Using PLLs to Obtain Carrier Synchronization: Part 1
Using PLLs to Obtain Carrier Synchronization: Part 1
By Louis Litwin, Thomson Multimedia, CommsDesign.com
April 2, 2003 (9:19 a.m. EST)
An important task for a digital communications receiver is to remove any frequency/phase offsets that might exist between the transmitter and receiver oscillators. Designers typically implement a carrier-recovery loop to remove this offset. A key component of a carrier-recovery loop is a phase-locked loop (PLL). The use of a PLL enables the receiver to adaptively track and remove frequency/phase offsets. Figure 1: Diagram of baseba nd and passband comm systems. In this diagram, the left plot shows the spectrum of a baseband system and the right plot shows the spectrum of a passband system where the frequency of the carrier is fc Hz.
In this two part series, we'll take a look at the carrier-recovery problem and examine how PLLs can be used to obtain carrier synchronization in a digital communication system. In Part 1, we'll look at the carrier-recovery problems designers face and provide the basics on PLL design. In Part 2, we'll further the discussion by looking at phase detector design and carrier recovery techniques.
Analyzing the Carrier Recovery Problem
Digital communications systems can be divided into two classifications depending on the frequency range used for signal transmission. The term baseband is used to describe a system where the transmitted signal spectrum is centered around DC (i.e., it is centered around 0 Hz). Baseband transmission is typically used in a wired environment. An example of a baseband system is a data modem that operates on telephone lines using the 0 to 4 kHz voiceband.
In contrast, the signals in a wireless communications system need to be transmitted at RF frequencies in order for them to propagate efficiently. The term passband is used to describe those systems whose transmitted signal spectrum is centered around a non-zero frequency that is typically much higher than the highest frequency component of the data signal.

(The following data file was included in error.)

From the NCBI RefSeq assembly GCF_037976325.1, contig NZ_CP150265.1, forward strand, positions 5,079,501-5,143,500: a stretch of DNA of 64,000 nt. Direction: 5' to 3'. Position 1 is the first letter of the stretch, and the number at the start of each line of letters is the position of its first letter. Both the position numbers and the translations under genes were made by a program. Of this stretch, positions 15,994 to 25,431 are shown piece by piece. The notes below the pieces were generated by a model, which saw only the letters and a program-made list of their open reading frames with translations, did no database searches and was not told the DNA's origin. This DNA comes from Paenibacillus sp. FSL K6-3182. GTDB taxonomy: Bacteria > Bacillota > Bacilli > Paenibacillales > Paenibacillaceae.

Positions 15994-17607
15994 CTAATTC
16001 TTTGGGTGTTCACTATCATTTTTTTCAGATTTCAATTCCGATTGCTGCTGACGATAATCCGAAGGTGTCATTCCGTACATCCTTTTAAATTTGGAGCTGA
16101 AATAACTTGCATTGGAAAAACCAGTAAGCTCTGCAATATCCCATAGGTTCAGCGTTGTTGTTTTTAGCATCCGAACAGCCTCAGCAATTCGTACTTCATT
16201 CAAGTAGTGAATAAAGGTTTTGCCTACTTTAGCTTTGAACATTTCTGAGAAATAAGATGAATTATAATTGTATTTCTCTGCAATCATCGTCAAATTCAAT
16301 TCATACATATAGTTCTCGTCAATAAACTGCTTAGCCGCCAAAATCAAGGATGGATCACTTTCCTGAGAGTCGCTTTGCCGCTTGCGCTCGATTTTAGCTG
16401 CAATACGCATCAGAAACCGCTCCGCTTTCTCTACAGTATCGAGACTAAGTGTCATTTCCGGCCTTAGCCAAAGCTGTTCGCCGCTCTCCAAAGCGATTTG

The spectrums for a baseband and passband communications system are shown in Figure 1
The data signal in a passband digital communications system is modulated onto a sinusoidal carrier with a frequency of fc Hz by multiplying the data and carrier signals together. This multiplication is a frequency conversion process that shifts, or upconverts, the data in frequency so that the spectrum is centered around the carrier frequency of fc Hz. The signal is then transmitted over the communications channel at this frequency.
The frequency-conversion process must be reversed at the receiver in order to bring the data signal back down to baseband. Ideally this step can be accomplished by multiplying the received data signal by a locally generated sinusoid whose frequency is also fc Hz and whose phase is ident ical to that of the carrier signal used at the transmitter.
From frequency mixing theory it is known that doing so will produce two images, or versions, of the data signal. One image will be centered at a frequency equal to the sum of the frequencies of the carrier signal and the locally generated sinusoid. Since these frequencies are ideally identical, this image will be located at a frequency of 2fc Hz. The image at this high frequency is undesired and can be removed by a lowpass filter.
The other desired image is centered at a frequency equal to the difference of the frequencies of the carrier signal and the locally generated sinusoid. This desired image is centered at DC since the difference of the identical frequencies is 0 Hz. Thus the process of multiplying the received signal by a locally generated sinusoid and subsequently lowpass filtering the signal accomplishes the task of bringing the signal back down to baseband.
Theory vs. Reality